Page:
A Slight Miscalculation. 30th November

Somerton Meadows to Belchers Bridge  189

P1440063smThe sun was out, the winds now gone, time to get moving again.

P1440082smA couple of boats were moving before we pushed off, one of which was ahead of us so by the time we reached Somerton Deep Lock it was very full. With only one paddle on the bottom gates working it took quite a long time to empty the 12ft of water. It then took a lot of patience to wait for everything to level out for me to be able to move the gate, Mick had just stepped off Oleanna to come and give an extra shove when it just started to move.

P1440090smWith the sun out the view from the lock was wonderful. The Grade 2 Lock cottage has no road access, just by boat or the towpath. Last sold in 2007 for £213,000 a dog watched as we worked our way through the lock. A pile of coal bags sat just on the other side of the fence (presumably dropped off by boat from the lock), a wind turbine span round in the garden and a generator whirred away in a garden shed. What a location, Granny Buttons wrote about it in a blog post when it was last for sale.

P1440095smWe had to pause at Chisnell Lift Bridge as it was chained down. I’m now a seasoned lift bridge lifter, unhooked it and crossed to pull it down. The obvious place to grab hold of it was the metal diagonal, but this has been done too many times before and gives way, now held on by a bit of twine. But I soon got the beams down to the ground and sat on for Oleanna to pass through. Here would have been a lovely place to moor for the day, but we wanted to get just that bit further. So we pootled on to Aynho.

P1440112smPassing the permanent moorings we spotted a boat we’d not seen before. We rather liked it, with it’s added play on tumbelhome (term used for the angled sides to a boat cabin).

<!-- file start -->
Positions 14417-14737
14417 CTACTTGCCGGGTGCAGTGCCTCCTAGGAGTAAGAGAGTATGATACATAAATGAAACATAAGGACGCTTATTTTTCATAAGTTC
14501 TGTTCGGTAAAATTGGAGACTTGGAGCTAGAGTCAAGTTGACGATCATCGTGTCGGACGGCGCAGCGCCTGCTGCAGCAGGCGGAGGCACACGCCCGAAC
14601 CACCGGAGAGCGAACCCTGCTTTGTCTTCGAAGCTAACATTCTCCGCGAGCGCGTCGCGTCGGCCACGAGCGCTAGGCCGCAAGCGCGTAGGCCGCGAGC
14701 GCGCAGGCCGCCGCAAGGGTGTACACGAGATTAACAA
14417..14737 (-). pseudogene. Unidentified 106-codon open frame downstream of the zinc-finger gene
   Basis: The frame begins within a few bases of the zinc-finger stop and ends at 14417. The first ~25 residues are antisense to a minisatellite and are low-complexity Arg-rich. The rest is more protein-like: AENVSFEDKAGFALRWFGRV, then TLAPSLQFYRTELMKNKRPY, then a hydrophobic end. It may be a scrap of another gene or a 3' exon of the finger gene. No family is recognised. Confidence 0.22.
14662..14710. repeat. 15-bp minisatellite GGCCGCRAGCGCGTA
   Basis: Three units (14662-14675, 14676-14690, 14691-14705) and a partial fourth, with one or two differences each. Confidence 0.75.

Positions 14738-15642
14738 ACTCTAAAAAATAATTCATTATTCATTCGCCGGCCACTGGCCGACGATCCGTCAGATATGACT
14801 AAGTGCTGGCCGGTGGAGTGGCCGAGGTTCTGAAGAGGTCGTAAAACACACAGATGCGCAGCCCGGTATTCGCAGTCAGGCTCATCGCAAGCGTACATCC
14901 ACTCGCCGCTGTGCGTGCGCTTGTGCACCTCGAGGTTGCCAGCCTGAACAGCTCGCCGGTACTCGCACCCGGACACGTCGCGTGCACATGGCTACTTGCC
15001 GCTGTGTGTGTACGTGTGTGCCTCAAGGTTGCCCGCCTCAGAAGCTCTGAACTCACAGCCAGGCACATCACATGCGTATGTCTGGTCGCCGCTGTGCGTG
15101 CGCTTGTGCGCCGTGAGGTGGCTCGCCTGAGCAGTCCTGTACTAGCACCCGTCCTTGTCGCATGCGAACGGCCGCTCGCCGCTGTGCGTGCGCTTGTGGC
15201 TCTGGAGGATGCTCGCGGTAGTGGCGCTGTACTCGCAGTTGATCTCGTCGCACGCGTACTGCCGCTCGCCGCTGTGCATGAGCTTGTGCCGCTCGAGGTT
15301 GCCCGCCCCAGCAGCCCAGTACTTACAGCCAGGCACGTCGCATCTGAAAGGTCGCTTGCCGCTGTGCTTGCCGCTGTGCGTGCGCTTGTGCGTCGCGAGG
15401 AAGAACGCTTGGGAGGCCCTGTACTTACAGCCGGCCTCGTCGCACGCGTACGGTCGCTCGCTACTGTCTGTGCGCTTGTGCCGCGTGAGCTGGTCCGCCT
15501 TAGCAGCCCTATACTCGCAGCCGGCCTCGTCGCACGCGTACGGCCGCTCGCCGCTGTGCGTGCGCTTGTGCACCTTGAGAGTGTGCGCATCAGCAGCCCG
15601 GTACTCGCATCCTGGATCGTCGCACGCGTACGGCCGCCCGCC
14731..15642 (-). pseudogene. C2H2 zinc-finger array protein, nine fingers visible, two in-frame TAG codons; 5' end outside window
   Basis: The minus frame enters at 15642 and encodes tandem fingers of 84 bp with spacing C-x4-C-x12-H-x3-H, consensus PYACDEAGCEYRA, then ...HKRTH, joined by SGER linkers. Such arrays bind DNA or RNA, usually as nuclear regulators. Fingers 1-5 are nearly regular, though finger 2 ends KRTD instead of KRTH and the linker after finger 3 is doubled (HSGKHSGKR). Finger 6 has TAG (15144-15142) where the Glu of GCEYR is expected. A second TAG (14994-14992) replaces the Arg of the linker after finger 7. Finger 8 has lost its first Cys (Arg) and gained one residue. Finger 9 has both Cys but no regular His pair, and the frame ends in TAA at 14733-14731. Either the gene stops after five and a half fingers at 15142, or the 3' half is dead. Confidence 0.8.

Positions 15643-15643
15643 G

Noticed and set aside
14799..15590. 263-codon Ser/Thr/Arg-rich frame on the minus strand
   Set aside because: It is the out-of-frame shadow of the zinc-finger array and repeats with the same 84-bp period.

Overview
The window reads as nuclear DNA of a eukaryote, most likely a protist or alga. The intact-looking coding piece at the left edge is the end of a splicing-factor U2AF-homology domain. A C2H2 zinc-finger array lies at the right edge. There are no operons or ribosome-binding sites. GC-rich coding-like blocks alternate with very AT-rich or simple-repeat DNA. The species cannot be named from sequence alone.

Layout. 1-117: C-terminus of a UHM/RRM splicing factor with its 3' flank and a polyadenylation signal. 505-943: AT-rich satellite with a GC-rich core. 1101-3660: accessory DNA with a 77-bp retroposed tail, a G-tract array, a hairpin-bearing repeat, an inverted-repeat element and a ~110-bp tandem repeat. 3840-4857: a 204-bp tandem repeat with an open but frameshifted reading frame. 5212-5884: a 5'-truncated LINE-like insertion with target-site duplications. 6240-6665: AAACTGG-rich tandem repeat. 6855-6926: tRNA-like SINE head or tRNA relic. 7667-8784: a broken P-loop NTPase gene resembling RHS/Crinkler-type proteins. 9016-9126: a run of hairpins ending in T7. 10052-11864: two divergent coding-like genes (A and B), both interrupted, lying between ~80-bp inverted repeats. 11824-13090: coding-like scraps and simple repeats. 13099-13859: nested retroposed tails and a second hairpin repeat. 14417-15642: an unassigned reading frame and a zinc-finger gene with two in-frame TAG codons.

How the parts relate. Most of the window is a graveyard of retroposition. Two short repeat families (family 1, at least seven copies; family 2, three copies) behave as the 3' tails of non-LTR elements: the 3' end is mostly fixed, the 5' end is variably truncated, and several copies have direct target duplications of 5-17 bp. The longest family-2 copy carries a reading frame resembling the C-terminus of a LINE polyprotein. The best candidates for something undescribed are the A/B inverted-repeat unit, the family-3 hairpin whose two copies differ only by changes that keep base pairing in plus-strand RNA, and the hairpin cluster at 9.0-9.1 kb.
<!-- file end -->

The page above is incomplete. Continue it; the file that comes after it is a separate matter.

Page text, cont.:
P1440117smAs we passed the wharf the back end of NB White Swan was visible. Franki (an Instagram acquaintance) has been here waiting to get a new floor welded into her gas locker and her black water tank sorted for weeks. It looked like the boat was being worked on and once we were moored up a touch further along I could hear the sounds of metal being cut. Later in the evening Franki announced that her long wait was over and she’d made a bid for freedom back out onto the towpath in the dark. Sadly she’s facing southwards so our bows won’t be crossing.

Our mooring is where last years winter moorings were, this year they are closer to the wharf. Here we have armco, there they have a worn bank to moor to. We wonder why it seems to have moved, maybe moorers wanted to be nearer the road and pub, or did someone just put the signs in the wrong place!

Tilly went out to enjoy the last three hours of daylight before curfew. The Dreamies lasting quite well. She came and went, showing her face at the glazed hatch doors.

She was gone for some time and returned just as we were watching a Dr Blake Mystery. Was this really our boat cat? A boat cat for three years now. A cat who understands about living by water and it’s dangers. A small nibble cat who all of a sudden appeared at the hatch smaller than normal!


P1440127smP1440134smMy calculation went slightly array and one misplaced paw saw me slip into the wet stuff. It wasn’t the canal. All I was bothered about was getting dry and all she wanted to do was keep me in the bathroom. I don’t need a room to have a bath in, just a nice absorbent surface will do, preferably by the stove! It’s been two years since Tilly was last this wet, then she’d forgotten that water lay between her and some ducks. This time we have no idea what happened or where. But at least it serves as a reminder and luckily one with a happy ending.

DSCF7114sm1 lock, 3.22 miles, 1 lift bridge, 12ft deep, 1 sunny day, 1 view, 0 road, 4 drenched paws, 1 paintbrush tail, 0 fish caught.